LAS VEGAS (KLAS) — A proposal to let cities in Clark County form their own school districts squeaked in under the wire Monday as the Nevada Legislature hit a deadline for introducing bills.
Senate Bill 383 (SB383) was one of about 130 bills that came in as lawmakers scrambled to beat the deadline, filing important legislation on school choice, property taxes, changes to police funding and tax breaks.
Republican Senator Carrie Buck, who represents a large section of Henderson in District 5, took the lead on SB383. The bill allows the establishment of municipal school districts in Clark County, and would provide funding based on per-pupil formulas. The bill also sets up elections for a municipal school district.
A ballot initiative to break up the Clark County School District failed in late December when signatures did not meet requirements, but organizers vowed to continue to push to get control of their schools. Republican Gov. Joe Lombardo has expressed support for school changes, referring to “dysfunctional bureaucracy.”
But no Democrats are listed as bill sponsors. The Legislature is controlled by Democrats in the majority, putting into question whether changes like this have a chance in Carson City.
You’ve probably heard a lot about the additional $2 billion in funding for education in Nevada. SB394 is the pricetag, and comes from a recommendation by the Commission on School Funding, created in 2019 to guide improvements in education funding.
A tax hike of 10 cents for every $100 dollars in assessed property value is proposed to fund a massive increase in education funding. Market value of homes is not part of the equation — it is tied to assessed value. A homeowner with a house assessed at $250,000 would see their annual property tax go up by $250.
SB394 is part of an effort to rely on dependable sources of funding for schools. It will require a two-thirds majority passage in the Assembly and the Senate.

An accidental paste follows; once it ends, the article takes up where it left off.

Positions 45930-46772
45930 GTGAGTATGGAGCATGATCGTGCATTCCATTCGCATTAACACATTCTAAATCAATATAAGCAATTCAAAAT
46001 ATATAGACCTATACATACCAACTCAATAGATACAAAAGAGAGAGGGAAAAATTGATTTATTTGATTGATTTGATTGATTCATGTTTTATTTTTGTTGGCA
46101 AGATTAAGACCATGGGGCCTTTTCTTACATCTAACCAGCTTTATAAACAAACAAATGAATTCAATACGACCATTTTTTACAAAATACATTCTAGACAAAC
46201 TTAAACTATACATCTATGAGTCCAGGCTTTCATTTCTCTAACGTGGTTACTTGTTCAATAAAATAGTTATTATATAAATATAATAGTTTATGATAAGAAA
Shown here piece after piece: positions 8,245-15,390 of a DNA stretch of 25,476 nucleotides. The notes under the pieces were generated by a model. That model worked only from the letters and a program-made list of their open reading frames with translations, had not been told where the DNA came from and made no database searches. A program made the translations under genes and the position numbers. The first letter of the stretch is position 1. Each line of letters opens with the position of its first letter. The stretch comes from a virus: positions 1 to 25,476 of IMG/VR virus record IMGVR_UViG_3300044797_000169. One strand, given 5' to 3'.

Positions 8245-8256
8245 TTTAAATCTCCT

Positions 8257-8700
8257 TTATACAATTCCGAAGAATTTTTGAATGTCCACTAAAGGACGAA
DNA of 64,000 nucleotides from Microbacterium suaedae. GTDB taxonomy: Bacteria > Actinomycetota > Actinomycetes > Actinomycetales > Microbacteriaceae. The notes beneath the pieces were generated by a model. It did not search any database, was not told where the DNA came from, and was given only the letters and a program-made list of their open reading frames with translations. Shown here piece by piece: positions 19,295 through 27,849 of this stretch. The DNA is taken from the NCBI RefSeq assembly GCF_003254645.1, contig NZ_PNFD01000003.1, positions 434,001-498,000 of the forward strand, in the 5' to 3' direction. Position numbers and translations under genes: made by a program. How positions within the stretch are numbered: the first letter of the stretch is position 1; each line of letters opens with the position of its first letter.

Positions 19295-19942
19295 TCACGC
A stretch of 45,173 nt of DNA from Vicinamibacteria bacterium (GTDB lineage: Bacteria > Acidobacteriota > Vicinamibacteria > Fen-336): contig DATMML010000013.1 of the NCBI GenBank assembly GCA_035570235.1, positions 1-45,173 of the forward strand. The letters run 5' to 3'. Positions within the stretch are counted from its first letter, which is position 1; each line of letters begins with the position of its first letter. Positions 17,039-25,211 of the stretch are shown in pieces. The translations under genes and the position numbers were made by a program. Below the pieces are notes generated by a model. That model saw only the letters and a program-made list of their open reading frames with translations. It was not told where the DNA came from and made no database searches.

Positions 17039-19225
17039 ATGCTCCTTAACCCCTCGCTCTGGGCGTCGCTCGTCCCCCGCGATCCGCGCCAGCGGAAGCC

The bill is sponsored by the Senate Committee on Revenue and Economic Development, chaired by Las Vegas Democrat Dina Neal. Gov. Joe Lombardo has expressed his support for increased funding for education, and this appears to be the only choice that will make it to his desk this session.
Gov. Joe Lombardo’s school choice bill was introduced Friday night, representing a sweeping change to Nevada’s approach to education by expanding funding to private schools.
Assembly Bill 400 (AB400) creates the Nevada Office of School Choice and expands eligibility for Opportunity Scholarships, which could provide a major infusion of money for schools outside the public school system.
AB400 also provides funds for transportation — school buses, for example — for charter schools.
The bill also creates incentives for teachers to get advanced degrees with a scholarship program, and restores a law that would require students to be held back if they can’t read in 3rd grade.
Political barriers may be too high for AB400 to make it to Lombardo’s desk this session, with Democratic Assembly Speaker Steve Yeager and Democratic Senate Majority Leader Nicole Cannizzaro standing in the way. Yeager has said public money is for public schools. The bill’s sponsor is the Assembly Committee on Education, chaired by Las Vegas Democrat Shannon Bilbray-Axelrod.